The Olympic Sculpture Park (OSP) in Seattle is a public place to be cherished, relished and visited often. The variety of the art items on display as well as the ingenious ideas behind them are a treat for the eyes and the mind. The sculptures that I’ve chosen for this write-up are as follows: Wake, Eye Benches, Father and Son and Love and Loss. A brief description follows.
Created by Richard Serra and installed in 2004, Wake is a one of a kind experience. I say experience because, as the artist had noted, the visitor is the subject and not the curvy sheets of steel that rise from the ground. Two sheets of identical weathering steel make the curvy objects that are called Ws or Wiggles. In order to fully appreciate the transcendent beauty of the work, one needs to walk the spaces between the Ws. The space between the two enclosing objects will constantly morph to give a unique experience to the walker. I much enjoyed this novel idea of travel through space.
Love & Loss is intended public utility. It is an aesthetically designed public sitting space. The seats and benches are crafted to the shapes of letters forming Love & Loss. Sitting there and simply gazing at the surrounding scenery is a relaxing experience that I quite enjoyed. This work of art was made by Roy McMakin and installed in OSP in 2004. Concrete, paint and enamel are the basic building material. The constant wear and tear of this construction has led to several refurbishing, which have taken the sheen off its original beauty.
The Father and Son statue work installed in the midst of a water fountain is poetry and philosophy wrung into sculpture. This masterpiece by Louise Bourgeois is made of a conglomeration of metals steel, aluminum and bronze. The water fountain is conceptually the key, as it reveals and hides the statues of the father and the son to various degrees dynamically. Working to a pre-programmed schedule, the two fountains installed beneath the statues will rise and fall showing either the father or the son at a time. It attempts to symbolically show the innate difficulty in a father-son relationship, where strong bonds are seldom seen. Perhaps the Oedipal impulse in the boy-child never lets him connect strongly with the father. The outstretched arms of the two statues is a moment frozen for eternity and shall never consummate the underlying intent, namely to reach and hold the other figure. This work made me think a lot and I took pleasure in the intellectual stimulation it offered via the dynamic visual show.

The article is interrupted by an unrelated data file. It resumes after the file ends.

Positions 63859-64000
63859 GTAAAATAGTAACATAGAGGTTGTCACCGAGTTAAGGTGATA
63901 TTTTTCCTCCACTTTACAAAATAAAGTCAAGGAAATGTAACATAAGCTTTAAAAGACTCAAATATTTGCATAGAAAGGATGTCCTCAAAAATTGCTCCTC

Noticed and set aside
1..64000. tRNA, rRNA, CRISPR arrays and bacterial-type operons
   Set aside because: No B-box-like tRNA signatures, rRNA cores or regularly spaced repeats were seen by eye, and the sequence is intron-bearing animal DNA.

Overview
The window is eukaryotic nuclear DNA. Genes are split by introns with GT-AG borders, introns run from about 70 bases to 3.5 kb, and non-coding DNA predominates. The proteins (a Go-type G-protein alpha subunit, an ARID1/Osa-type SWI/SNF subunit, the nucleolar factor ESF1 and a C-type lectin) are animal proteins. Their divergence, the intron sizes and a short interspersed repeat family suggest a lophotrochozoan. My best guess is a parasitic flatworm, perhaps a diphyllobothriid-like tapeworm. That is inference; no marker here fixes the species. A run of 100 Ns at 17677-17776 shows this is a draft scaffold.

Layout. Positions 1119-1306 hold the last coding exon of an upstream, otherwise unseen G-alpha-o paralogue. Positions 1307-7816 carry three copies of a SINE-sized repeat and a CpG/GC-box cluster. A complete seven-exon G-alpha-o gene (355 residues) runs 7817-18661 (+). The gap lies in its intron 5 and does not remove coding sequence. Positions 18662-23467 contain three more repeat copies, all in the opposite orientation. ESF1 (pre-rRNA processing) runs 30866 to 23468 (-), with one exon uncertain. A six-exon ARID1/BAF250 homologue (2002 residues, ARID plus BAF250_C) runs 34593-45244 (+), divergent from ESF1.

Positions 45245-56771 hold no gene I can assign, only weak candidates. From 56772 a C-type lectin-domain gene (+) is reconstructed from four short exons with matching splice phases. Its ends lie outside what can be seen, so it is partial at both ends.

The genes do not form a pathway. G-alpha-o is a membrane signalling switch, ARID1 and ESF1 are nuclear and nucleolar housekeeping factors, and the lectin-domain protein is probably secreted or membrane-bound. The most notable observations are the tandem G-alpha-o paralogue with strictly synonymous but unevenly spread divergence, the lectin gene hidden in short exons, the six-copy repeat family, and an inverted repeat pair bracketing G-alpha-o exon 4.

Finally, another eye-catching feature of Olympic Sculpture Park is the Eye Bench, which is placed at several places within the premises of the park. Once again, it is Louise Bourgeois who had conceived and created these artifacts. Made of black granite stone from Zimbabwe, one side of the bench shows the human eye with the eye-lids forming the periphery. The other side has a flat surface that serves as a park bench. Placed usually in a pair, looking at Eye Benches gave me the eerie feeling of that I am being watched, perhaps by Big Brother. The work captures the spirit of OSP, namely, to combine aesthetics with utility.
Hence, I largely enjoyed my time spent in OSP, I recommend it to all patrons of art.